Must be able to make ocean passages with a few people in comfort.

Must have the space for a small party on deck.

To me that means it's primarily a cruiser. I doubt then I'd get away with anything under 40ft which on my budget won't be in the best condition, however I won't need to pay labour for any repairs, and don't shy from the work.

Maybe the best option is to keep saving for another year, but then where does that end. At the end of next year I will surely want a boat costing more that I have. I've been saving for this for almost 2 years now, and though originally had a target of Ł100k I've been getting into the comfort zone of not doing anything about it, just saving. Maybe it's time to take the leap?
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Old 03-17-2010
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Storing a mountain bike and surf boards, and still having enough room to make an ocean passage with a few people in comfort... not gonna happen on your budget. Even with a folding bike, the bike and surfboards are going to wipe out a cabin in terms of space taken up.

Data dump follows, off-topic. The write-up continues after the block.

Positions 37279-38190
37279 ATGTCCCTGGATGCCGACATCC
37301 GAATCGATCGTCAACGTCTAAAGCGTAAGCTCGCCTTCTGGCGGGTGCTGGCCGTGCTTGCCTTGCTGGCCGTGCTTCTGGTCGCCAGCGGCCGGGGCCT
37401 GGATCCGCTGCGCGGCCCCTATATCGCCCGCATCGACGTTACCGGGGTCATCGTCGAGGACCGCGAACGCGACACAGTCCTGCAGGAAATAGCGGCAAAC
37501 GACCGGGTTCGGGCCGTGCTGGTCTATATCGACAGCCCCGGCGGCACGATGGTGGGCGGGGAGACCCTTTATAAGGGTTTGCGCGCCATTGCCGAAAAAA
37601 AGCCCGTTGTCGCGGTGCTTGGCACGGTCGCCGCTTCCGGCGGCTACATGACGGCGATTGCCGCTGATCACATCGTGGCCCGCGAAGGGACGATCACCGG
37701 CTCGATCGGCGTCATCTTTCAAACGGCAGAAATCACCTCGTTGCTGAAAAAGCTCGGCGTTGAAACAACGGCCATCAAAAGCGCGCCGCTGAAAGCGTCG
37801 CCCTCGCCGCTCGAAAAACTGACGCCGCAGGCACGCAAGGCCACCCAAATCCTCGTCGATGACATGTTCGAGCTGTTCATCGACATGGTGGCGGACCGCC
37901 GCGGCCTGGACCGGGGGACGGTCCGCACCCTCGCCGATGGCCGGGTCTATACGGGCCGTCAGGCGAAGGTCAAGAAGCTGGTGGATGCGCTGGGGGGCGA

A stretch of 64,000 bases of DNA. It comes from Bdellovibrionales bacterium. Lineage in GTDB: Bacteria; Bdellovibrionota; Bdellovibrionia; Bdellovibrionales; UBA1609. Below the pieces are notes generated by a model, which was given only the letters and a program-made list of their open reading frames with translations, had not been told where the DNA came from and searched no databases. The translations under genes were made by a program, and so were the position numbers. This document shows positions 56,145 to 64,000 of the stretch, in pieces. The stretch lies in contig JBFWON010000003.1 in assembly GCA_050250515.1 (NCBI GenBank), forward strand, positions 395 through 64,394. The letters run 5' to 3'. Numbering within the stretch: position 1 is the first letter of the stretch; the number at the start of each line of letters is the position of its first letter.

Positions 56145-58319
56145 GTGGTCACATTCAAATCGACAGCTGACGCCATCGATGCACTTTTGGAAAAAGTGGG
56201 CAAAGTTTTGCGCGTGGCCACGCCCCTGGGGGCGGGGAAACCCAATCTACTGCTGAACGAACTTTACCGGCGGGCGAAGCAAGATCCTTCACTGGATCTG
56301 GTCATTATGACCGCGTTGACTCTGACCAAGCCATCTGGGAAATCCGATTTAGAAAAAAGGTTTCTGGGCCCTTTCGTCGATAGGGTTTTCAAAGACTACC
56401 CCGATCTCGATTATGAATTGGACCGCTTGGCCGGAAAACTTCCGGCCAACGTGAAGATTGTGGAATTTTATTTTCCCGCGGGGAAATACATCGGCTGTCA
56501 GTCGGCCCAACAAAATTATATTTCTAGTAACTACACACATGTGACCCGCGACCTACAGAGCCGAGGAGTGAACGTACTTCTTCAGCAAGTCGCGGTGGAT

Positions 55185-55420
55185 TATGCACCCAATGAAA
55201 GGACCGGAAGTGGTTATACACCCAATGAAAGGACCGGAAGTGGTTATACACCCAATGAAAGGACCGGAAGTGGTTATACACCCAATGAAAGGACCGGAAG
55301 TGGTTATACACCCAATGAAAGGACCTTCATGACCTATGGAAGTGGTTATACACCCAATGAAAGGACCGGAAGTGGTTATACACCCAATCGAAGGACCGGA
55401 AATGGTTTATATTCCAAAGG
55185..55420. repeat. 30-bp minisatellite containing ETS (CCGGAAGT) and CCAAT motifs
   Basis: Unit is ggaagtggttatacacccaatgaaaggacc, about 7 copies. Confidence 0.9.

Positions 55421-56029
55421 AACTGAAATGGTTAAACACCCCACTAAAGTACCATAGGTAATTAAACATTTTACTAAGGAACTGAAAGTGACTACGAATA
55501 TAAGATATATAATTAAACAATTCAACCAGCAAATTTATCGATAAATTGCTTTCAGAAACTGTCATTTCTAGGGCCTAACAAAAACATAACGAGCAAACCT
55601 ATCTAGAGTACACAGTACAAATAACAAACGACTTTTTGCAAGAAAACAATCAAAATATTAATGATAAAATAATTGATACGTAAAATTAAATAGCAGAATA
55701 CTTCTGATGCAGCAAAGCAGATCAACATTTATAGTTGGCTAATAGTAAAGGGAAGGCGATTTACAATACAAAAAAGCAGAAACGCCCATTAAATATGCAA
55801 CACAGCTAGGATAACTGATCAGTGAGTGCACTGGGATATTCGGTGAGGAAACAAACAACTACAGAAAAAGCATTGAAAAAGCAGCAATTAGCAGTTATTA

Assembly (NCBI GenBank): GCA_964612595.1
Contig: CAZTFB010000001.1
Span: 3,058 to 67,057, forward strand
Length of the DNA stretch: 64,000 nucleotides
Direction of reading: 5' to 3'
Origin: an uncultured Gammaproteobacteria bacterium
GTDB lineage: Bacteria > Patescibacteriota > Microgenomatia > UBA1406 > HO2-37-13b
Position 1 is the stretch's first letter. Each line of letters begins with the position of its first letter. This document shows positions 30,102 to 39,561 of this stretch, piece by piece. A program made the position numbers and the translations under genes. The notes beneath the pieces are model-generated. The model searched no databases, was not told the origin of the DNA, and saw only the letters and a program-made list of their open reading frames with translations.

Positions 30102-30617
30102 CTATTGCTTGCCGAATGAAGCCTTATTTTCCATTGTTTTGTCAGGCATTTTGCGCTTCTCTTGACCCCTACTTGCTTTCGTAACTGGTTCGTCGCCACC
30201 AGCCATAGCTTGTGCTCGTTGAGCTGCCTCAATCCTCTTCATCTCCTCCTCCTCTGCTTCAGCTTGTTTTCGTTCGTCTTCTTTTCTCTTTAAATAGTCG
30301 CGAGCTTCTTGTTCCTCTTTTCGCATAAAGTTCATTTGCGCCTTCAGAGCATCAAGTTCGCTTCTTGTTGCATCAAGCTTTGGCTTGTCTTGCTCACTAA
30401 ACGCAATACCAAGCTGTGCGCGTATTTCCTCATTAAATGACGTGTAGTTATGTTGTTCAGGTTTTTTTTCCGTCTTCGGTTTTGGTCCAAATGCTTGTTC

The only way you might make this happen on your budget is to get a smaller catamaran, like an Iroquois, Catalac 8/9M or something of that sort. They'll have the space for stowing your bike and surfboards, as well as be large enough to carry a few people across the ocean... and have a small party on deck. No monohull you could afford is going to do it, or be in the shape to do it without a fairly massive investment in refitting, repairing and upgrading.
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You know what the first rule of sailing is? ...Love. You can learn all the math in the 'verse, but you take
a boat to the sea you don't love, she'll shake you off just as sure as the turning of the worlds. Love keeps
her going when she oughta fall down, tells you she's hurting 'fore she keens. Makes her a home.

—Cpt. Mal Reynolds, Serenity (edited)

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Old 03-17-2010
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Quote: